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Brooklyn DA to investigate alleged NYPD gun planting scheme

Defendant Files Civil Suit Claiming ‘Set-Up’

January 21, 2015 By Charisma L. Troiano, Esq. Brooklyn Daily Eagle
Brooklyn Supreme Court Justice Dineen Riviezzo said she was “glad to hear there’s an ongoing investigation” regarding an alleged NYPD gun-planting scheme. Riviezzo dismissed criminal charges against Jeffery Herring after NYPD officers failed to produce a confidential informant. Herring has filed a federal civil suit claiming that NYPD detectives violated his constitutional rights. Eagle file photo
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In a federal suit against the city for an unspecified damage award, a Brooklyn resident claims that NYPD detectives violated his constitutional rights when they planted gun evidence and falsely charged him with criminal possession of a firearm. The Brooklyn district attorney’s office announced it is looking into the allegations.

Jeffery Herring asserts that Brooklyn detectives played a game of fast and loose when, in the summer of 2013, the officers wrongly accused him of illegally possessing a firearm. 

According to the complaint filed in Brooklyn federal court on Monday, this is not a one-off incident, but rather part of a pattern of misbehavior.

Herring was arrested in East New York while returning home from running a few shopping errands along Kings Highway. Four Brooklyn officers approached Herring and, according to the detectives, reached into one of the shopping bags and found a gun. Herring was taken back to the 67th Precinct and “unlawfully strip searched,” the federal complaint states, prior to interrogation by the officers.  

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Herring notes that he was questioned about guns and “pressed for information” about guns in the neighborhood despite his protestations that he had no knowledge about guns.

In June 2013, Herring was charged with criminal possession of a firearm, but his case was dismissed by Brooklyn Supreme Court Justice Dineen Riviezzo when the police and prosecutors failed to produce the informant that supposedly provided information against Herring.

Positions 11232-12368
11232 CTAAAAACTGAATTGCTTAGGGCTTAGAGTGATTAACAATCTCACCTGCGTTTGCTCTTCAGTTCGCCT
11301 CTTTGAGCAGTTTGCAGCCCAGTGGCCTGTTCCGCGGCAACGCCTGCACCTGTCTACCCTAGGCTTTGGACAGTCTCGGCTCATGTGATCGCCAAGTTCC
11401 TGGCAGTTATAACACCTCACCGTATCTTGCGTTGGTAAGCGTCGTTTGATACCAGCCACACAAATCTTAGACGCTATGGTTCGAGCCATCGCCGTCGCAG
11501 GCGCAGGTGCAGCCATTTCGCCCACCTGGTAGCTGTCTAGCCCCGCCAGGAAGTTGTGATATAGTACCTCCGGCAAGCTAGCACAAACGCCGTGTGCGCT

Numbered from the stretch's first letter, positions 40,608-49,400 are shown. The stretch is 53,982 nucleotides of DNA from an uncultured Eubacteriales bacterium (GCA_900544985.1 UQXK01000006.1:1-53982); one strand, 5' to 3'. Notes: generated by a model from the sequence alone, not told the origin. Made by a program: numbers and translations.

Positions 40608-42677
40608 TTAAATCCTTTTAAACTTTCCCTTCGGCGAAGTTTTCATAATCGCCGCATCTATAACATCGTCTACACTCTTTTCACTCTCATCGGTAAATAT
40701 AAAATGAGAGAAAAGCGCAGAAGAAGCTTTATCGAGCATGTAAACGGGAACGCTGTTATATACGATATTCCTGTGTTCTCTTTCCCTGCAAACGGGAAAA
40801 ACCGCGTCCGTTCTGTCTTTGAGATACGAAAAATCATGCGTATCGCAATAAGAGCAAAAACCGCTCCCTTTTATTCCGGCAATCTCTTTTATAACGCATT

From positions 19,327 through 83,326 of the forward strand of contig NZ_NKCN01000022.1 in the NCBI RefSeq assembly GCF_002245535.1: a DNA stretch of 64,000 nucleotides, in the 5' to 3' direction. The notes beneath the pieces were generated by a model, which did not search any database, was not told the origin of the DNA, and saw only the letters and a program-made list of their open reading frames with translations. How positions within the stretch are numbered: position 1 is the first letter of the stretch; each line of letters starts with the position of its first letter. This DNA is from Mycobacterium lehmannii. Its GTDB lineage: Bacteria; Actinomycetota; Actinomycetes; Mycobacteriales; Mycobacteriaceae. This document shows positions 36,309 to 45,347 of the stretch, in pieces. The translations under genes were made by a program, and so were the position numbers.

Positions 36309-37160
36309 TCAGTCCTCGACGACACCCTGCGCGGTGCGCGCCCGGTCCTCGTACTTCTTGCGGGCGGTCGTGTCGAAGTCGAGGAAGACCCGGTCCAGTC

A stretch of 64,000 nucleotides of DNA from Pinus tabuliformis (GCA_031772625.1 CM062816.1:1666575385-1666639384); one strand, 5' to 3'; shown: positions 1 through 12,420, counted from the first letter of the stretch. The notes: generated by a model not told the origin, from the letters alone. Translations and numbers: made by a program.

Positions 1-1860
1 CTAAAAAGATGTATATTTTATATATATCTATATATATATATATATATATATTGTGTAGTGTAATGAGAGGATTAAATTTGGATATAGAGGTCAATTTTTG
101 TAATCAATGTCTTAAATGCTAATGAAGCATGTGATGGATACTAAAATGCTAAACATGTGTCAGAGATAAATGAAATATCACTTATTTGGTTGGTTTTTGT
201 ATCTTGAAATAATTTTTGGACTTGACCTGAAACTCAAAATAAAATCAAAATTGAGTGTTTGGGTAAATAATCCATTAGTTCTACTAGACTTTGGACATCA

“Based upon information provided to us by defense counsel” and in the office’s own investigation, a Brooklyn assistant district attorney said, “we do not believe at this time that we can prove beyond a reasonable doubt the charges against Mr. Herring.” 

In arguing that the NYPD and the individual detectives involved in Herring’s case have a history in engaging in this behavior and a steady pattern of using confidential or anonymous informants, Herring’s complaint lists similar cases involving the same detectives, where recovered gun evidence and the credibility of the officers were called into question. 

According to The New York Times, Herring’s original defense attorney, Debora Silberman of the Brooklyn Defender Services, located cases where the defendants also said the guns were planted. In those instances, the police said officers saw the suspects storing the guns in plastic bags or handkerchiefs.

 Other similarities include the use of confidential informants who are suddenly mentioned and who are never produced when called on. In one case, Herring’s complaint notes, a federal judge suppressed gun evidence submitted by the police and prosecutors and openly questioned whether a detective, Edward Babington, committed perjury. 

“Frankly, in my view, I believe these officers perjured themselves,” Hon. Dora L. Irizarry said. “In my view,” Irizarry continued, “there is a serious possibility that some evidence was fabricated by these officers. … These officers are coming here before the court and committing perjury.” 

Brooklyn District Attorney Kenneth Thompson plans to launch his own investigation into the matter, telling reporters “[w]e will investigate the arrest of Mr. Herring and other arrests by these officers because of the serious questions raised by this case.” 

Herring’s federal civil complaint also seeks punitive damages against the city and a declaratory judgment from the court that the city, through the actions of the NYPD, violated Herring’s constitutional rights.

“Between the facts of Mr. Herring’s case, the striking similarities of other cases handled by these defendants, the history of some of the individual defendants, and the consistent rulings of judges of the state and federal bench scrutinizing their tactics and testimony, the city and the NYPD have failed to adequately train, supervise, discipline and control these individuals. Allowing these individuals to walk the beat, carry a gun and shield and authorize an arrest shocks the conscience of law-abiding citizens who expect the police will uphold the law and keep them safe,” Herring’s civil attorney Joseph Indusi, of the Brooklyn firm London Indusi, said in a statement.  

Herring, who only spent eight days in police custody, told The New York Times how grateful he was, but recognized other defendants who spent months, even a year, in jail due to the officers’ alleged gun-planting scheme.

“I look at my journey, but they were incarcerated.” Herring also seeks monetary damages for the “emotional consequences of facing a 15-year jail sentence, if convicted” on the gun charge.

“The lawsuit will be reviewed once we are served,” a spokesman for the city’s Law Department told the Eagle

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